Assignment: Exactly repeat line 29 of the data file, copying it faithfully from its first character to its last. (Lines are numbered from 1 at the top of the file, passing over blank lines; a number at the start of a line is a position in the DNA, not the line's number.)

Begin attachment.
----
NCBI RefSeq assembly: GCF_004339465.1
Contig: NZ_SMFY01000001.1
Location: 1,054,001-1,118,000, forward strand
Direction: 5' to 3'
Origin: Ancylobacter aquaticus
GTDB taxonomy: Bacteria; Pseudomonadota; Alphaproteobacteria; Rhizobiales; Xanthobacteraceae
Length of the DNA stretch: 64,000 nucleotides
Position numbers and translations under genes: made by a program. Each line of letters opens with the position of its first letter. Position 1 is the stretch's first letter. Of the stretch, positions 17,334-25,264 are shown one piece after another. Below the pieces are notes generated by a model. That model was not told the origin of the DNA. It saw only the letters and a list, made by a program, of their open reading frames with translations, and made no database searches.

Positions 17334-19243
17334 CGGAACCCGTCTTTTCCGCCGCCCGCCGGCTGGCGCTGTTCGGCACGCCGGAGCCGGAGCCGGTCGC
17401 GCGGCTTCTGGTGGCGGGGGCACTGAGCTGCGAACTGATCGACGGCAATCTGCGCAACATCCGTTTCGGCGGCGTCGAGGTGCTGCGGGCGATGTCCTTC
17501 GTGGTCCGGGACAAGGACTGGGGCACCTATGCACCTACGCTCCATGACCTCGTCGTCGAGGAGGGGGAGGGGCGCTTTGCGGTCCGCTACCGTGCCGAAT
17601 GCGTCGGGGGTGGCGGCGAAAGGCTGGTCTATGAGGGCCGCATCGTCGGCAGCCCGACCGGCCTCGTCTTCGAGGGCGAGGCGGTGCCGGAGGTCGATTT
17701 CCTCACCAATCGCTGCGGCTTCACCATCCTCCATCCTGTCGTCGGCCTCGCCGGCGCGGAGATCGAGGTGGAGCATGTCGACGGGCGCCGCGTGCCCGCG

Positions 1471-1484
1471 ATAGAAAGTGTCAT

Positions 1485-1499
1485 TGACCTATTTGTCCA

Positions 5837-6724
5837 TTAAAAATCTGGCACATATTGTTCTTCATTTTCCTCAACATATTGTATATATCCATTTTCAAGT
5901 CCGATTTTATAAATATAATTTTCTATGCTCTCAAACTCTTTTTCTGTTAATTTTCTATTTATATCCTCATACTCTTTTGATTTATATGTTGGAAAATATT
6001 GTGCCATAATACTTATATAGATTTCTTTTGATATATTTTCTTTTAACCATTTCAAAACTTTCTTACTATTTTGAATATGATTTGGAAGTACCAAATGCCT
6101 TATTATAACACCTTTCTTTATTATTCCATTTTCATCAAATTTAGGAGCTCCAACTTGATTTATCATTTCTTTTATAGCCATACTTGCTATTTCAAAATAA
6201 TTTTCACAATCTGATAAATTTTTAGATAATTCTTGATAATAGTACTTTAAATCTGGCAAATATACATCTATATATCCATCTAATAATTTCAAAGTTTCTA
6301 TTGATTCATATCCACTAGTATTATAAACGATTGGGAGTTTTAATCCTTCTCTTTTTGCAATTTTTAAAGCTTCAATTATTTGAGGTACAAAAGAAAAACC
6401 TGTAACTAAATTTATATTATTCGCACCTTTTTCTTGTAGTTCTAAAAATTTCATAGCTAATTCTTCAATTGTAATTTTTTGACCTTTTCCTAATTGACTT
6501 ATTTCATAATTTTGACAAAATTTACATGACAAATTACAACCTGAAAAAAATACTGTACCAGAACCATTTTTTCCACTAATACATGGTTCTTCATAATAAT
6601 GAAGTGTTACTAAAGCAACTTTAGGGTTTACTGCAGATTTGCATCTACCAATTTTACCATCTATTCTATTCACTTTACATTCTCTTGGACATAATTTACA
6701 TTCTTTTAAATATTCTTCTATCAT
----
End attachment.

6701 TTCTTTTAAATATTCTTCTATCAT